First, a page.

Old 10th Mar 2020, 11:22
  #407 (permalink)  
Mr Approach
 
Join Date: Jan 2016
Location: Planet Earth
Posts: 145
Triadic the UK CAA were as confusing with their use of the ICAO airspace classifications as Australia. The London airspace changed when the European Authority decreed that airspace, once designated as a class could not then be "modified" to suit local conventions.The then London Class A (ICAO - IFR only) was full of VFR helicopter operations flying VFR under local exemptions, this was banned by the European authorities so it had to become Class D. By the way this also occurs in the Sydney Class C where, under an exemption, police helicopters are not subject to Class C separation. This effectively makes it Class D for those operations and note that London did not become Class C. According to the CASA web site CASA intends to enshrine that exemption in changes to CASR Part 172 (Air Traffic Services) instead of following the European lead and changing the airspace classification to suit the traffic requirements. In other words Sydney Class C should be Class D the same as London, and for exactly the same reason. In fact all of our Class C Control Zones have the same helicopter problem however do not hold your breath. Once again the ICAO idea that pilots should be able to look up a chart, see and airspace class, and know exactly what service they can expect, is totally lost on the people fiddling around with regulations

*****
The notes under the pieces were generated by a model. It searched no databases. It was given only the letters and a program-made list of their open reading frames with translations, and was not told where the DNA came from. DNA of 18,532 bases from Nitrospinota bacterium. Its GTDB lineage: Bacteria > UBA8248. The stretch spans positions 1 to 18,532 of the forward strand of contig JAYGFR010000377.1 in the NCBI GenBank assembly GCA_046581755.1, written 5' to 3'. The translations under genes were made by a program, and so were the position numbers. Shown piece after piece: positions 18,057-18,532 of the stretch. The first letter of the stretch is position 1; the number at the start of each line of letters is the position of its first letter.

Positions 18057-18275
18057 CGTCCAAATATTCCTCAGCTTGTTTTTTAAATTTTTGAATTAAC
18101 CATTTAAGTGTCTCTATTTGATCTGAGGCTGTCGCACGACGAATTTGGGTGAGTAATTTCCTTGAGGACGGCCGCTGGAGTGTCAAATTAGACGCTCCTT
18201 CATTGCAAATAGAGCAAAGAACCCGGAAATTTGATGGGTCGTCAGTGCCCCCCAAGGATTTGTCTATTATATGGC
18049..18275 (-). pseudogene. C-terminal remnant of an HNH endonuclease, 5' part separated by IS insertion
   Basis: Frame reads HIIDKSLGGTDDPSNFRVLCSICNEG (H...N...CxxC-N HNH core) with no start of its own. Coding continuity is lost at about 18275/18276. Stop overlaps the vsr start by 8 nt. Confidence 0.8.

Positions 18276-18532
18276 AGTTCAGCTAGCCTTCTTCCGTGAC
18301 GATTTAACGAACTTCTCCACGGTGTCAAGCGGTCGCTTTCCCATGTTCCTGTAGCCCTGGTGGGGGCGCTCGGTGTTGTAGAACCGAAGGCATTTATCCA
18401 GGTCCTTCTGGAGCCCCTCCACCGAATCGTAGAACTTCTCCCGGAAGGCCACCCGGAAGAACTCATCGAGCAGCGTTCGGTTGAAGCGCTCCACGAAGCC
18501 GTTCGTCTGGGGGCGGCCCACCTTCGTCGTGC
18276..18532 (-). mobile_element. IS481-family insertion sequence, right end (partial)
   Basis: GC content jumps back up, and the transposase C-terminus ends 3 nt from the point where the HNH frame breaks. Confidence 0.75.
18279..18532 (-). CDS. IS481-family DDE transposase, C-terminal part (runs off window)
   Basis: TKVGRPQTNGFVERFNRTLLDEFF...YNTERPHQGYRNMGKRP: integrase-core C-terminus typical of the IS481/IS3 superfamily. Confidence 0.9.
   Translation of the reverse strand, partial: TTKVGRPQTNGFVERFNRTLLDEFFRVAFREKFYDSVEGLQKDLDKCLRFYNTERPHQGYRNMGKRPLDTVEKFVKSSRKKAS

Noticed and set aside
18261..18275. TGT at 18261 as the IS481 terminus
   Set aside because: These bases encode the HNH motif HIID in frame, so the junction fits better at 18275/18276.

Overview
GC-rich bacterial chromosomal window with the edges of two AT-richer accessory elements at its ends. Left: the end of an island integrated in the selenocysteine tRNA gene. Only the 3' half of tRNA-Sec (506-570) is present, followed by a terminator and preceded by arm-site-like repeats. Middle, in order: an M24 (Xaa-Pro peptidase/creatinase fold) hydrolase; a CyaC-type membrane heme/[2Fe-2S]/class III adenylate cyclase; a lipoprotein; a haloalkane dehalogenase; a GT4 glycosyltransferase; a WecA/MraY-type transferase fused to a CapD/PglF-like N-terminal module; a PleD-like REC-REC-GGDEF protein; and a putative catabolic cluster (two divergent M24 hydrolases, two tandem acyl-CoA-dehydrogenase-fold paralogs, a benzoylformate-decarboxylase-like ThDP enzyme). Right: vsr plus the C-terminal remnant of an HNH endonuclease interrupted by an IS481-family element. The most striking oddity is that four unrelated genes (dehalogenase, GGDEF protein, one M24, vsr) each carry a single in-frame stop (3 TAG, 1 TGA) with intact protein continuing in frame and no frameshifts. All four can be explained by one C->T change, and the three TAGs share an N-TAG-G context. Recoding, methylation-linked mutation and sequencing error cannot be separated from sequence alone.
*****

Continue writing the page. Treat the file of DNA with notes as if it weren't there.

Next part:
Class E is a whole world of hurt for me having endured 30 years of ignorant push-back from ATS and pilots alike. I saw it work in the US and you can still see it working in many You Tube videos. Pilots would get the idea if it was everywhere, but having small blocks of it here there and everywhere makes it a foreign environment instead of the normal. To do that unfortunately would cause Airservices to have to create more sectors and therefore start losing money. Currently unlike the US, Canada, and many other countries, their service is required to make money (cost recovery) and pay a dividend to the Federal Government.

Our Government seems to have truck loads of money to spend on buildings full of public servants ensuring that old people are not claiming the old age pension when they have assets, (NZ has no such process everyone gets the OAP because it is cheaper to do it that way!) but nothing to spend on employing more ATCs (also de facto public servants) to ensure that all citizens flying in cloud are adequately separated from each other. The Federal Parliament should be embarrassed if not ashamed at such neglect.
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